Carol O’Callaghan gets advice from the experts on choosing, maintaining and laundering bed linen
Is there anything as comforting as slipping into a bed made up with clean linens just pulled off the washing line, having fluttered all day on a summer breeze?
Despite the best efforts of scented candle manufacturers, fresh air fragrance cannot be replicated, nor the feeling of those freshly laundered sheets and pillowcases to sooth a weary body and mind.
But are we maximising our comfort in the place where we spend one third of our lives, and which can be responsible for how we feel next day?
Apparently, the novelty of polyester and cotton mix bed linens is wearing off, even though they were the saviour of the overworked housewife and ironing phobics, as they eliminated the intensive labour of ironing pure cotton.
It seems the late lamented Celtic Tiger is responsible, which in his brief lifetime upped the bed linen ante from a focus on practicality to ultra comfort with Egyptian cotton, high thread counts and corresponding prices.
Mary Ring, managing director of bed linen specialist Top Drawer, says: “ounger people are going for higher thread counts because their parents bought them during the boom, and that’s what they’re used to, but 600 is enough for comfort and luxury. “After that, the price gets too high. Poly cotton fabric pils and a hot iron can stick to it. Cotton feels so much better, although the down side is the ironing so I recommend one of those modern steam generating irons.”
If you have space to store one of these models with its large water container, you can create volumes of steam to smoothen creases with a swift swipe. They’re particularly useful when struggling with uncooperative fitted sheets, and negotiating large flat sheets around the limited dimensions of a standard ironing board.
There’s even a labour saving approach to the dreaded chore of changing duvet covers. “Use a top sheet”, Mary suggests. “You get longer life out of your duvet cover when you have one. Fold sheets in four and iron just one side. The heat goes all the way down to the bottom layer.”
Converted to all cotton yet?
If so, there are two types to choose from, regular percale and sateen. The latter feels like satin but is actually 100% cotton and around 15% more expensive than percale.
But like anything we buy for the home, longevity depends on the care and maintenance we give it. If we’re paying that bit more, we’ll want value for money, but what we wash our bed linens in, can, over time, degrade them.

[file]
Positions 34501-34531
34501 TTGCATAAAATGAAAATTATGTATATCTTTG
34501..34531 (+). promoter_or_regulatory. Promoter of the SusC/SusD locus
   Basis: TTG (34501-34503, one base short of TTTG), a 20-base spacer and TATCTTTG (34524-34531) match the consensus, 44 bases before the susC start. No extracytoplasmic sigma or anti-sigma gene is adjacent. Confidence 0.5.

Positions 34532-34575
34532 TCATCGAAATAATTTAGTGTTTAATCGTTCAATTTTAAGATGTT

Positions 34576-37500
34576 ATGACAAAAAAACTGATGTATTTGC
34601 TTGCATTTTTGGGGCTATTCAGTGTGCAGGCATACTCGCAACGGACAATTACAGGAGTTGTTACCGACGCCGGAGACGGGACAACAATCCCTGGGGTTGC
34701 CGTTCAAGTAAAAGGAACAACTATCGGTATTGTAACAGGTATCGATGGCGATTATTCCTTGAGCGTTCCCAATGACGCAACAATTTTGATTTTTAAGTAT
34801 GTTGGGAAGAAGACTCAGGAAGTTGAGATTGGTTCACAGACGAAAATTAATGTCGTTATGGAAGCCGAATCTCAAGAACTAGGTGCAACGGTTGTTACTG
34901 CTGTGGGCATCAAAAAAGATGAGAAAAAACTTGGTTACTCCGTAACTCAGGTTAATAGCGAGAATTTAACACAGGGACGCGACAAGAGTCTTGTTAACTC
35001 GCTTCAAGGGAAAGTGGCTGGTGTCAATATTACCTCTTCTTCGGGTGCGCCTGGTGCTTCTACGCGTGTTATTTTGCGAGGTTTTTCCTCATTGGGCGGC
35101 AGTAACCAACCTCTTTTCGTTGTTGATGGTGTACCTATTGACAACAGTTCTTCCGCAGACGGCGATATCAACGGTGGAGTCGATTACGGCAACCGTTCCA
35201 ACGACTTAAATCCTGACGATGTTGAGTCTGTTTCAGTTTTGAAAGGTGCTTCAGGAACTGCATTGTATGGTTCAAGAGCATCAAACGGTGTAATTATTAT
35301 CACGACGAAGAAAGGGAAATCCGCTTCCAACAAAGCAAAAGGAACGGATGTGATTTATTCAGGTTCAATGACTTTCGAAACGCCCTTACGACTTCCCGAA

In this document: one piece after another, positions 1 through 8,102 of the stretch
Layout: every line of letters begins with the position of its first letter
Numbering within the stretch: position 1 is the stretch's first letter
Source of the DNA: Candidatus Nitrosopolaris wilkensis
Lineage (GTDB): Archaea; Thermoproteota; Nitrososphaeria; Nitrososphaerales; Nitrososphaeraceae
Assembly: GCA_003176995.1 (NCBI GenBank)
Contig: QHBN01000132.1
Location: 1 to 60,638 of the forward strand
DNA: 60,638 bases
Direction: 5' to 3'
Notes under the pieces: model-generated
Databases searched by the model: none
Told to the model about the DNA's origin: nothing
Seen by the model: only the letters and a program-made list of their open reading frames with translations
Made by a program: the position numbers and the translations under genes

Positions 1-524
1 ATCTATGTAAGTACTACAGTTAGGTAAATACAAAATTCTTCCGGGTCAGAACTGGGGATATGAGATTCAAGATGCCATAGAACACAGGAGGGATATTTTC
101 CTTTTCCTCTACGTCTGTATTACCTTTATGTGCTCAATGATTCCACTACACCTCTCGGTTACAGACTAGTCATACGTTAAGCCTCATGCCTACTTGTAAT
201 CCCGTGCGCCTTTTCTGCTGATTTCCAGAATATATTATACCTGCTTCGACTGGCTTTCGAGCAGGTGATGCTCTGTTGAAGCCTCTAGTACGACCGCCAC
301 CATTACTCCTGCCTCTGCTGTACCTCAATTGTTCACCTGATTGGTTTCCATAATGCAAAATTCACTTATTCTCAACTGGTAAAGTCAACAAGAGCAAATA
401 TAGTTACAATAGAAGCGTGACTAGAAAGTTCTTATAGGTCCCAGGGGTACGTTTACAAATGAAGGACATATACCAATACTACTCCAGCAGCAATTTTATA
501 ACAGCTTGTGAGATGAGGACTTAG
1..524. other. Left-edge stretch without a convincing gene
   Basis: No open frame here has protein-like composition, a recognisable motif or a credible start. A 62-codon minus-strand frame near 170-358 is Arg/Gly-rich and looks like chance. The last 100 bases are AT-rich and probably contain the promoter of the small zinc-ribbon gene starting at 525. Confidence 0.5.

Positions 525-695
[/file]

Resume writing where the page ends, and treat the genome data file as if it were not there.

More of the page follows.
“If you’re using a biological powder on anything other than white, it will bleach out the colour,” says Mary. “If you pack too much into the machine, detergent tablets and liquitabs can cause spots of bleaching. Always use a non-bio powder for colours and a biological if you want snow white linens.”
Meanwhile, Lisa Duffin, buying director of Bottom Drawer which has concessions in Brown Thomas in Cork, Dublin and Limerick, has just returned from a buying trip to Milan, with the latest in bed linen trends for the next 12 months.
“Pure cotton is number one,” says Lisa. “It’s cool and comfortable. Thread count is important but check the provenance. If it’s French, Italian, Portuguese or from the US, great, but if it’s from the Far East and even has a very high thread count, it won’t have the same quality.
“Take it out of its packet, feel it, how cool it is to the touch and how it drapes. The Frette brand, which is used in top hotels, has a 400-600 has a thread count and it’s indestructible.”
Bed linen can provoke a battle of the bed fellows, however, with men having a preference for cool percale and women for warmer sateen, according to Lisa. Unsurprisingly, the solution lies in compromise. “A 500 thread count cotton sateen won’t be too shiny, neither will something with a jacquard weave which gives a lovely design but without being too fancy,” she says.
For the ultimate in luxury, silk is having a moment. “Pillow cases in particular,” says Lisa. “Silk is good for the skin and for bed head. I have big hair and it works for me.”
But price may be off-putting. “At €65 for one pillowcase it’s very dear,” she says, “but once you get a taste for it, there’s no going back.”
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